- August 6, 2005: Cindy Sheehan started her demonstration. She makes a makeshift camp in a ditch by the side of the road about 3 miles from George W. Bush's Prairie Chapel Ranch near Crawford, Texas and announces her intention to stay (sleeping in a pup tent at nights) until she is granted another face-to-face meeting with the President.
- August 6, 2005: National security adviser Stephen Hadley and deputy White House chief of staff Joe Hagin meet briefly with Cindy Sheehan. Sheehan later called the meeting "pointless."
- August 8, 2005: Cindy Sheehan states that she has been informed that beginning Thursday, 10 August 2005 she and her companions will be considered a threat to national security and will be arrested. Later there was a retraction of the story by the Daily Kos. Sheehan's camp is first referred to in the media as "Camp Casey."
- August 9, 2005: Democratic congressmen request that Bush meet with Sheehan and the other relatives of fallen soldiers. The congressmen call on Bush to ensure that no one will be arrested for having a peaceful demonstration.
- August 10, 2005: Bush holds a press conference, during which he mentions Sheehan's right to her view.
- August 11, 2005: Cindy Sheehan writes an open letter to President Bush in response to his press conference statement. In this open letter, she demands to know the "noble cause" behind the war in Iraq, as well as the reason why, if the cause is so noble, Bush's daughters are not volunteering in the war effort.
- August 12, 2005: Gold Star Families for Peace releases a TV commercial featuring Cindy Sheehan, broadcast on Crawford and Waco cable channels near Bush's ranch.
- August 12, 2005: Camp Casey protest draws hundreds of supporters (including actor Viggo Mortensen), with a constant presence of just over 100.
- August 12, 2005: Southern California members of Veterans for Peace install Arlington West, a memorial consisting of nearly 1,000 white crosses (as well as stars and crescents), each bearing the name of a fallen U.S. soldier in Iraq, along the side of the road near Sheehan's camp.
- August 12, 2005: Bush's motorcade passes within 100 feet of Sheehan's roadside encampment en route to a nearby ranch to attend a fundraising barbecue expected to raise US$2 million for the Republican National Committee; Sheehan holds a sign reading "Why do you make time for donors and not for me?"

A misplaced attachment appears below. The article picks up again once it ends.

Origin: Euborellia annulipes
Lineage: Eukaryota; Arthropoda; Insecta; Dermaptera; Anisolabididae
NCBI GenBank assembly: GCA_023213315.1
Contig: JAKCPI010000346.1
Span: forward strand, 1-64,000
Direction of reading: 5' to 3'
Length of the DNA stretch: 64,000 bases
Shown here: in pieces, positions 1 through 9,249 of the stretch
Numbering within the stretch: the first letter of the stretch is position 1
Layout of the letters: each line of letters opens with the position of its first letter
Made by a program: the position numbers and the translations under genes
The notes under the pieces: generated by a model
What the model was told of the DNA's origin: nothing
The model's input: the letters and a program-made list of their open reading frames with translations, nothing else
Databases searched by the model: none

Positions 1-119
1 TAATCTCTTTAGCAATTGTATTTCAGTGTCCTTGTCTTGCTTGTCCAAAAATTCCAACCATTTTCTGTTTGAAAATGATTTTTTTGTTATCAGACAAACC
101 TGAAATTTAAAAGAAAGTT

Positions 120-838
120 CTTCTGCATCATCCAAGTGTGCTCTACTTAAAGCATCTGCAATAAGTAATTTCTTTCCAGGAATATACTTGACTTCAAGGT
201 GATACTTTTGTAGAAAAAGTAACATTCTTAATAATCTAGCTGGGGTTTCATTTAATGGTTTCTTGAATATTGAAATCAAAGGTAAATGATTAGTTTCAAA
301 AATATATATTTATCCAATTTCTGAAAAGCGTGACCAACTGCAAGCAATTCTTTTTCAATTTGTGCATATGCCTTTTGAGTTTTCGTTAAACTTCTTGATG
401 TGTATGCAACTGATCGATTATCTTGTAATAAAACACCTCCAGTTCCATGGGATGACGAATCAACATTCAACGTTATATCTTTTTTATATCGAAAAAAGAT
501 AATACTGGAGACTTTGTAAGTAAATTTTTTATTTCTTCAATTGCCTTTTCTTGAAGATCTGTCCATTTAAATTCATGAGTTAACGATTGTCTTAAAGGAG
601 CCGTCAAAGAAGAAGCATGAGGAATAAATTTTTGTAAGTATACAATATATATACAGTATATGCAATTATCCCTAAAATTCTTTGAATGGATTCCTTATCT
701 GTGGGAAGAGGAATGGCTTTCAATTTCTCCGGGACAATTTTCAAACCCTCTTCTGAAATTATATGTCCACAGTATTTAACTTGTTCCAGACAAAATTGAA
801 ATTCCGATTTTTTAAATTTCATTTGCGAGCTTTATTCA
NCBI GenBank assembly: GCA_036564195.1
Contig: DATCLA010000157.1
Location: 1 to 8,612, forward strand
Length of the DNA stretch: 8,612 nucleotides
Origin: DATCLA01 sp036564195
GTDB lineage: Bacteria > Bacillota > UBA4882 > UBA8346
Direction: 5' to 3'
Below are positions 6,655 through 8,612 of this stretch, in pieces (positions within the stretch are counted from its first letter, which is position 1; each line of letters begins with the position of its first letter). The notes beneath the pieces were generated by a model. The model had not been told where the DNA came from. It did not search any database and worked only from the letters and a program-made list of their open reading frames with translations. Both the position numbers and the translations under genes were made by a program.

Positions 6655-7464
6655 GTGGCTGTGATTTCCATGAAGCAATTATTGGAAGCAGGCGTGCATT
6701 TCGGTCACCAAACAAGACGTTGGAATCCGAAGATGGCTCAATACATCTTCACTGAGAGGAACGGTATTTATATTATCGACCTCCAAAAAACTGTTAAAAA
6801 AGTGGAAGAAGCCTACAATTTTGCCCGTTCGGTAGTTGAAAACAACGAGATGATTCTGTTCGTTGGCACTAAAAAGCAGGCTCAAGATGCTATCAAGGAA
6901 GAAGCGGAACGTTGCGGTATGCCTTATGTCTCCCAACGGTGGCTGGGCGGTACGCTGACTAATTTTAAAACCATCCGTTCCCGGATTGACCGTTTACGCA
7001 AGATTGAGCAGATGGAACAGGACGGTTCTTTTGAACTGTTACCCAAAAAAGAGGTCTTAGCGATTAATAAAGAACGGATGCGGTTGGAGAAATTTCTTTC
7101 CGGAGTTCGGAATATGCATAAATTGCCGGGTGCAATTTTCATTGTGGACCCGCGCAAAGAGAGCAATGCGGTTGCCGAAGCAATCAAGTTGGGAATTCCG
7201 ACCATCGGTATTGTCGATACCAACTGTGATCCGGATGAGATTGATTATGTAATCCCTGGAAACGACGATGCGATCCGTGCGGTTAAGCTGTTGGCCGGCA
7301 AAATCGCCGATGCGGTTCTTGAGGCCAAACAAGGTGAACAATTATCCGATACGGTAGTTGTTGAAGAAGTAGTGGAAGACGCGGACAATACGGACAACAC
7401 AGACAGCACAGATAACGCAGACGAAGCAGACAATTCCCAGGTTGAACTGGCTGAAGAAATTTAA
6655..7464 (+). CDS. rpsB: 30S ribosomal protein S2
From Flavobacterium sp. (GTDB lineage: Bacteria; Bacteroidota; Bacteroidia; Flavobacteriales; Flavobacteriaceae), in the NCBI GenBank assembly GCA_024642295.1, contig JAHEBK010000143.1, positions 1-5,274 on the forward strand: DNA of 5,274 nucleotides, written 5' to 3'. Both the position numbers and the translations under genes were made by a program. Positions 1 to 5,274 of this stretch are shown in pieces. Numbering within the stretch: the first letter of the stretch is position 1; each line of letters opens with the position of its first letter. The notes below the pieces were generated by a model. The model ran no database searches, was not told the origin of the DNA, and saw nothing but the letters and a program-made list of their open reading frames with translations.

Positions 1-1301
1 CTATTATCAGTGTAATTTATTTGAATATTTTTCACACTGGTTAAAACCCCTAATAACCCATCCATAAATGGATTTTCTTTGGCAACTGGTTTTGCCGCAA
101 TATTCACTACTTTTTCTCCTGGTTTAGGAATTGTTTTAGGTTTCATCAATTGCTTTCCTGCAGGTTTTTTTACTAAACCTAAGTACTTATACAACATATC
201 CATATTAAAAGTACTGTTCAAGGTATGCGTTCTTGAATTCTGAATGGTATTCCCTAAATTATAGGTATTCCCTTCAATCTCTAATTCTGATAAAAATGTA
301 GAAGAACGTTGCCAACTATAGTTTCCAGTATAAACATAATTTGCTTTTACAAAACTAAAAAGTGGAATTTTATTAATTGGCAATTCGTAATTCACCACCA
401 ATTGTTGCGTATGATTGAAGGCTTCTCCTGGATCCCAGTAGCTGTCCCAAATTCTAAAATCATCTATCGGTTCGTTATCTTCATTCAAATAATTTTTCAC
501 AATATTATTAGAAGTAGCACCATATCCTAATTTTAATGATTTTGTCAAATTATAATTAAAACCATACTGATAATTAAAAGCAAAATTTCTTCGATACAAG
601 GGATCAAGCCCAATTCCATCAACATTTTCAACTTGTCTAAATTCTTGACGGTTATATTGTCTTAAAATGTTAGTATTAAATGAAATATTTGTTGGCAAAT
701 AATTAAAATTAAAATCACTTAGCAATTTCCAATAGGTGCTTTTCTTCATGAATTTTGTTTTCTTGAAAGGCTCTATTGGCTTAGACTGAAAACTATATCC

- August 12, 2005: Patrick Sheehan files for divorce from Cindy Sheehan in a California court. Mr. Sheehan was the father of Casey Sheehan.
- August 13, 2005: A morning counter protest is reported to bring over 250 people, who shout pro-Bush slogans for several hours. Sherry Bohlen, National Field Director for PDA, estimates that 1000 to 1500 people gathered at a park in Crawford for a peace demonstration, and that 500 cars ferried these people to Camp Casey. (Source: Email from Bohlen to PDA members)
- August 14, 2005: Larry Mattlage, who owns a cattle ranch across where Sheehan has set up her protest site, fed up with traffic near his home, fires a shotgun several times into the air. He later claims to have been practicing for dove hunting season but also hints to reporters that the shots may also have been meant to drive off the protesters.
- August 14, 2005: U.S. Representative Maxine Waters, as well as a group of Iraqis living in Texas, visit Sheehan at Camp Casey.
- August 15, 2005: Late in the night, a pickup truck driven by Waco, Texas resident Larry Northern tears through the rows of white crosses stretching about two-tenths of a mile along the side of the road at the Crawford camp, each bearing the name of a U.S. soldier killed in Iraq. Several hundred of the crosses are damaged but no one is injured. Northern is later arrested and charged with criminal mischief by police.
- August 16, 2005: Sheehan announces plans to move her camp closer to the Bush ranch after being offered the use of a piece of land owned by a supporter, Fred Mattlage, a third cousin of Larry Mattlage, the rancher who had fired a shotgun on his property near the demonstration site several days earlier.